The Complete Package

This is Mike Fiore's third outing as Faces on Film, and he doesn't seem bored yet. These songs are subtly unsettling and earworm-worthy as the same time.

Faces on Film
Elite Lines

The electronic elements of the production are omnipresent, but they never dominate. Instead, each song develops its own sonic palette within Fiore's mellow dreadful guidelines. I suppose that last might sound unappetizing, but what I mean to say is that Fiore keeps an air of loose melancholy about his at all times.

Without sounding even slightly like the Smiths, these songs manage to evoke a similar response. Like the blues, listening to this much introspective heartbreak and disappointment can only make one feel better. And it sure doesn't hurt that the music is some of the best-crafted stuff I've heard in a long time.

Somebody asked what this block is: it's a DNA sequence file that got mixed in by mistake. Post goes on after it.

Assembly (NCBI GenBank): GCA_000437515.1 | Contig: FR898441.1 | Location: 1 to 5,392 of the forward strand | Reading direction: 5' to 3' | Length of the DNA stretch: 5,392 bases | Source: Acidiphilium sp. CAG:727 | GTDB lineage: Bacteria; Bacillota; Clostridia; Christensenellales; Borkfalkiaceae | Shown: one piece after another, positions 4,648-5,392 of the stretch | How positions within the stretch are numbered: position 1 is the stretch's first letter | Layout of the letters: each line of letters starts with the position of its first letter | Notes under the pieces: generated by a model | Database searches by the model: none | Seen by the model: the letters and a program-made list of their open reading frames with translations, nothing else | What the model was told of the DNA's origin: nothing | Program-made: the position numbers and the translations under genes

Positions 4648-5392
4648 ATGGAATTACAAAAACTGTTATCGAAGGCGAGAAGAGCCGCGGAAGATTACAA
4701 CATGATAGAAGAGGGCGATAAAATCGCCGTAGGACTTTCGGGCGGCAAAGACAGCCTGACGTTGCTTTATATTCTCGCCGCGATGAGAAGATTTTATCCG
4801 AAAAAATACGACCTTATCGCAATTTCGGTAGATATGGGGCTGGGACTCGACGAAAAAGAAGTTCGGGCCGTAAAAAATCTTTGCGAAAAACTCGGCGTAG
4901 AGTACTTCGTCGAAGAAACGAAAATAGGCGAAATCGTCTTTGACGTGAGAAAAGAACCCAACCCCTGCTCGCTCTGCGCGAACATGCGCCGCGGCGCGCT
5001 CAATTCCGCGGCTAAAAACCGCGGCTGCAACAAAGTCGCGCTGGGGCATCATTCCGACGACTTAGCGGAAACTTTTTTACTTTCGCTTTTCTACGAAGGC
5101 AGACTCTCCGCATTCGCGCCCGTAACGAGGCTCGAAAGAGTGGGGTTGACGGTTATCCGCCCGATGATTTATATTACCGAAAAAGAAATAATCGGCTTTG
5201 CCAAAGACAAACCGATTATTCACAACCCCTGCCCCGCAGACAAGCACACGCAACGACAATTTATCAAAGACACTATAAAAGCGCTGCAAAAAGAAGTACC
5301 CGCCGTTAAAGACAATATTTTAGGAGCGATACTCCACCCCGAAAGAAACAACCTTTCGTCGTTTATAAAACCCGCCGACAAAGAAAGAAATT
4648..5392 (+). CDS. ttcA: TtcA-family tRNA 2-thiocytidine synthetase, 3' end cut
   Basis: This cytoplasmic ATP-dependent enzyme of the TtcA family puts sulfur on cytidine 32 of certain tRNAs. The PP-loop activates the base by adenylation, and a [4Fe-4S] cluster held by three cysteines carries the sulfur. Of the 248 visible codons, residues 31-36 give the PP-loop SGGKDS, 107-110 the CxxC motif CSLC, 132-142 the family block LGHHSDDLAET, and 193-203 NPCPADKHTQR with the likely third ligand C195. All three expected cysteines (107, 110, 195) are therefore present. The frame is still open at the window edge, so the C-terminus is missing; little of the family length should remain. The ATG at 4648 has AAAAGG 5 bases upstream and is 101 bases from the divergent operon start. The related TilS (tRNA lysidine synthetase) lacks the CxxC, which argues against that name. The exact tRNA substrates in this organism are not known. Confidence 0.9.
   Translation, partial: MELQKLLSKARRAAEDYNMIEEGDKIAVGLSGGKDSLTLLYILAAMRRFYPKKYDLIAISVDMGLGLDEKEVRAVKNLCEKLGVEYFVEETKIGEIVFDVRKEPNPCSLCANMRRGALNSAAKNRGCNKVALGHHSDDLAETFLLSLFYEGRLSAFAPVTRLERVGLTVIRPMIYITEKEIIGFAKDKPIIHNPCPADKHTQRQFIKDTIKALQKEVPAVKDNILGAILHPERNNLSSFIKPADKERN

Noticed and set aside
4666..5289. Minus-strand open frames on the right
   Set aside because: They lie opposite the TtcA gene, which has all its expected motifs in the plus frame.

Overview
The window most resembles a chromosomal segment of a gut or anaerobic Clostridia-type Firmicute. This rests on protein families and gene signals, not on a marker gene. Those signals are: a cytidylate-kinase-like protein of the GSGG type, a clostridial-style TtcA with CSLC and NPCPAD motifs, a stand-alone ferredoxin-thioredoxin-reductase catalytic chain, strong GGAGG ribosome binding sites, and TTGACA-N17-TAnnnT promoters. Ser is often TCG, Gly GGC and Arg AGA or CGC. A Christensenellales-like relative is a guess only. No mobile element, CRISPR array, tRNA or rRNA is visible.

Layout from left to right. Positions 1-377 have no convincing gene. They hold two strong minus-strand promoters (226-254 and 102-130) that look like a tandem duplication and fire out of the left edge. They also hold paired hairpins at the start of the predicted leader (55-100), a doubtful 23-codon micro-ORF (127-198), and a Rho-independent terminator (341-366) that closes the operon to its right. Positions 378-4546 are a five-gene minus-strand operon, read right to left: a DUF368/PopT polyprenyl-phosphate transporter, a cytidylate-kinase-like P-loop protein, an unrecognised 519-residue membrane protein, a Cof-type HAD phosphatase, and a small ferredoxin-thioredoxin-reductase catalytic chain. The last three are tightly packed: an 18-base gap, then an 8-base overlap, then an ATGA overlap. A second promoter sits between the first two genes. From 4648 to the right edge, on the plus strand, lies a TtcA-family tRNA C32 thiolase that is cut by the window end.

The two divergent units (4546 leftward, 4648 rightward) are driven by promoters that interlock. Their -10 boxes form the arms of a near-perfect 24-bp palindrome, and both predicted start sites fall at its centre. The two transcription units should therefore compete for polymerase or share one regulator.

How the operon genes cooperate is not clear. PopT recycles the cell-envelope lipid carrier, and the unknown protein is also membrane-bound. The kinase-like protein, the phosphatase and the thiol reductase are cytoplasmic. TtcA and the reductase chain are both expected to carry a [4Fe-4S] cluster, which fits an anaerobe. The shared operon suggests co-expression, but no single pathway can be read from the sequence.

Indeed, it was the music that first pricked up my ears. Fiore's deliberate melodies and slowly-shifting rhythmic bases sound simple at first. But even a moment's listening reveals the exceptional craft behind that ostensible ease. It's really, really hard to sound completely at ease, and yet Fiore accomplishes this again and again as his songs shuffle through a truckload of influences.

That chameleonic quality makes it hard to identify a Faces on Film "sound." But the fact that Fiore has completely mastered so many forms is more than impressive. It's wonderful. This is easily one of the best albums of the year.

Jon Worley

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